The Transylvania Times -

By Carly Allen
Schenck Liaison Specialist 

Schenck Carpentry Students Lend A Hand


Last updated 12/12/2011 at 1:09pm

Students from Schenck Job Corps Civilian Conservation Center offered their technical assistance to the Cradle of Forestry in building a roof cover for the Cradle’s outdoor amphitheater. The project started in mid-October, and the students put the finishing touches on the amphitheater in the first part of December.

While students from the painting department completed the staining of the wood for the ceiling, the carpentry students constructed the roof cover over the stadium seating in the amphitheater. The students applied a finish roof covering with an architectural shingle.

Underneath the shelter, they applied a tongue and groove 1 x 6 cypress wood finish and then trimmed it out. The carpentry students’ work also involved extensive scaffolding work, including erecting and dismantling the scaffolding at least three times.

Gary Hosey, the supervisor of the Maintenance Department at the Cradle of Forestry expressed his appreciation for the students’ work:

“I’m glad that we had the opportunity to work together with Schenck Job Corps. Due to a lack of funding, we relied on assistance from Schenck Job Corps. The students from Schenck Job Corps were able to step in and finish the project, and we will definitely need more help from Job Corps in the future.”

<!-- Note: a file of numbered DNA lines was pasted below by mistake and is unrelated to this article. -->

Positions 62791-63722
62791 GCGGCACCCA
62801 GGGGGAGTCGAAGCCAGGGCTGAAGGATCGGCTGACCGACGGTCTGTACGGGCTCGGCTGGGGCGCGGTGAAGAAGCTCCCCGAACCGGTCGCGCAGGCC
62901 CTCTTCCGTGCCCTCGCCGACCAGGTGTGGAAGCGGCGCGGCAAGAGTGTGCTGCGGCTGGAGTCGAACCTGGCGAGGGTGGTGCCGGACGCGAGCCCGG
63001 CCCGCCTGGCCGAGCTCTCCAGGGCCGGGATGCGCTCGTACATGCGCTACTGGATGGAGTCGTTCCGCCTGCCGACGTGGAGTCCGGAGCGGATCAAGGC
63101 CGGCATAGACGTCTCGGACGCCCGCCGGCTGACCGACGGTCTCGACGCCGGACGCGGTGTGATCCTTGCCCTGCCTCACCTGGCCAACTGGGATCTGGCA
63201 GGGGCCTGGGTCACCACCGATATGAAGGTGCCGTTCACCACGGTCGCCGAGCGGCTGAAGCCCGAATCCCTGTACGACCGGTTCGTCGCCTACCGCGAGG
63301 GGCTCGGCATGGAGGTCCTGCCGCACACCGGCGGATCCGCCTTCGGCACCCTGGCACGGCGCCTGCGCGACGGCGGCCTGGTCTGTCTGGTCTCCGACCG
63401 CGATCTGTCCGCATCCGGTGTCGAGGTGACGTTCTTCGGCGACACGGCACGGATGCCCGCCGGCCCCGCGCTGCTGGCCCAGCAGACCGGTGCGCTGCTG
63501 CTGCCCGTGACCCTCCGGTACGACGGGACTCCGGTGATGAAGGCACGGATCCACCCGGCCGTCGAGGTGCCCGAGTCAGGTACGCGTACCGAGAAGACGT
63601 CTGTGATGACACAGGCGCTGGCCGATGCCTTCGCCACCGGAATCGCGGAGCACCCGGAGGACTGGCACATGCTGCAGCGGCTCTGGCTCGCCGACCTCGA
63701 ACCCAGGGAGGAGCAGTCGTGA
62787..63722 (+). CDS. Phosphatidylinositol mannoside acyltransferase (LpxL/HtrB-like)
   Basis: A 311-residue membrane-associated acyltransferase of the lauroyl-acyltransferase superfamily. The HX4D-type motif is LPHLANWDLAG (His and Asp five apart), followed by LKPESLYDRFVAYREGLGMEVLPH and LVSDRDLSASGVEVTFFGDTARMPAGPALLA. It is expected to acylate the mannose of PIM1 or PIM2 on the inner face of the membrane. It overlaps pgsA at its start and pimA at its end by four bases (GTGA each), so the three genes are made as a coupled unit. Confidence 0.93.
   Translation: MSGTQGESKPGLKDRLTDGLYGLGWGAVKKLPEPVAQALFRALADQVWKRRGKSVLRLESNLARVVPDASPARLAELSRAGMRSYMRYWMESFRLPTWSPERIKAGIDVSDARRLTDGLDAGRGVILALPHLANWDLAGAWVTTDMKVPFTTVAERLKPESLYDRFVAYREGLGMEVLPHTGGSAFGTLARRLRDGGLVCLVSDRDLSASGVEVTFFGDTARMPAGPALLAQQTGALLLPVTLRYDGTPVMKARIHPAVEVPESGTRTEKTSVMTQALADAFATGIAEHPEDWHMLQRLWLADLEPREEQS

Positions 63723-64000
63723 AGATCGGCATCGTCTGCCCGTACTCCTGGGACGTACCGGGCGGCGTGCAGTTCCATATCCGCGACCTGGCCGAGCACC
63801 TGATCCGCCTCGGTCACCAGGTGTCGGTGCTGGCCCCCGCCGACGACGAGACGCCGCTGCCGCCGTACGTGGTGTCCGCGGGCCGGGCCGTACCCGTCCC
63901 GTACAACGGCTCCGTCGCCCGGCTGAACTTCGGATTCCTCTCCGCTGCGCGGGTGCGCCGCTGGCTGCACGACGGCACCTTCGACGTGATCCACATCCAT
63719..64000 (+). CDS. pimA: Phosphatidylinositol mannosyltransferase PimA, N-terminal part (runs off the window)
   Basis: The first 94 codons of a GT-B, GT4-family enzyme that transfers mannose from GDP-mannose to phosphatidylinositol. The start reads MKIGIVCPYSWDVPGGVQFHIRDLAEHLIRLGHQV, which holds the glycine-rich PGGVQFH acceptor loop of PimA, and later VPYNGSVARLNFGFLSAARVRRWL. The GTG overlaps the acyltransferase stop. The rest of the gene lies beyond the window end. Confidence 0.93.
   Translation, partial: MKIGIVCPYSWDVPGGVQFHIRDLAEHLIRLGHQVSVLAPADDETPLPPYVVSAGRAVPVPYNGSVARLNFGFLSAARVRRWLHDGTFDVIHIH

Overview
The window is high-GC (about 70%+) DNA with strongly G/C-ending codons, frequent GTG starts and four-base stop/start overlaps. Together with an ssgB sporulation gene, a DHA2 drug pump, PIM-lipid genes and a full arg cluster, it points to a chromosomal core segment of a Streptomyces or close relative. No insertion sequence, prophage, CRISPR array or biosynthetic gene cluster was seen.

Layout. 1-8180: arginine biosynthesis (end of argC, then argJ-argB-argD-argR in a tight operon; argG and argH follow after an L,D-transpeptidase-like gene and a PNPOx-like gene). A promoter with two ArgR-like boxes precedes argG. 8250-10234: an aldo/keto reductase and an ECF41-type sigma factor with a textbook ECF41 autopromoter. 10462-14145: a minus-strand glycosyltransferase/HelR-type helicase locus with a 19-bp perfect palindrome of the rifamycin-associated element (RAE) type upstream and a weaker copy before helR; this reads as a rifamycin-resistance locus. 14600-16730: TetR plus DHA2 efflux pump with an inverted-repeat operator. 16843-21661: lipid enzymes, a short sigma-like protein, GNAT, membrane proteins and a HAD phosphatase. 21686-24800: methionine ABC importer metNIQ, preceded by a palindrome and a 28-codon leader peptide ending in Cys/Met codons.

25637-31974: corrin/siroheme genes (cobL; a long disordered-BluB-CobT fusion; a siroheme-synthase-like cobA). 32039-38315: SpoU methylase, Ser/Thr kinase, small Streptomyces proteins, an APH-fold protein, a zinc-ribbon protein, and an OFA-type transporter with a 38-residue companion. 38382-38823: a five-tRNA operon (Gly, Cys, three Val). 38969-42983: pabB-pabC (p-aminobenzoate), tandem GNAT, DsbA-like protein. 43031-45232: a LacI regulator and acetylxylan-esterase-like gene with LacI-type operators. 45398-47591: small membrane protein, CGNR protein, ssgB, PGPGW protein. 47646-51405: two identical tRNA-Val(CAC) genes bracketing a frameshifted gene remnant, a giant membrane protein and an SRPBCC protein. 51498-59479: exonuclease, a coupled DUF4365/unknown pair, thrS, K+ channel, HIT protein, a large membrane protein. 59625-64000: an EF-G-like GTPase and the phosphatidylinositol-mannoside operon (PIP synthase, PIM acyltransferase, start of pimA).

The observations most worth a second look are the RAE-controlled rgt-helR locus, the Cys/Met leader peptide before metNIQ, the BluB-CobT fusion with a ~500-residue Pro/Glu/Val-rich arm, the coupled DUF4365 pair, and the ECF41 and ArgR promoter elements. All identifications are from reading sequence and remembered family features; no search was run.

After this project, the carpentry students will complete another task for the Cradle of Forestry. The students will move the scaffolding to the main exhibit hall, where they will take down the old, weathered siding and provide a fresh new look with new siding.

Jason Ostman, United Brotherhood of Carpenters (UBC) Instructor, commented on these projects: “When it comes to training youth of America, there’s nothing better than hands-on training, and these projects provide a great work opportunity for our students.”

The Carpentry students’ work also involved extensive scaffolding.

The Schenck Job Corps Civilian Conservation Center is associated with the National Forests of North Carolina and currently serves 224 students. The USDA Forest Service operates 28 Job Corps Civilian Conservation Centers across 18 states with a capacity of 6,200 students. Job Corps has provided opportunities to more than two million economically disadvantaged young Americans. This voluntary education and job training program offers career technical training, academic, and social skills training to students nationwide. For more information on Job Corps, visit, and for specific information on Schenck Job Corps Civilian Conservation Center, visit http://schenck.

The mission of the USDA Forest Service is to sustain the health, diversity, and productivity of the nation’s forests and grasslands to meet the needs of present and future generations. The agency manages 193 million acres of public land, provides assistance to state and private landowners, and maintains the largest forestry research organization in the world.


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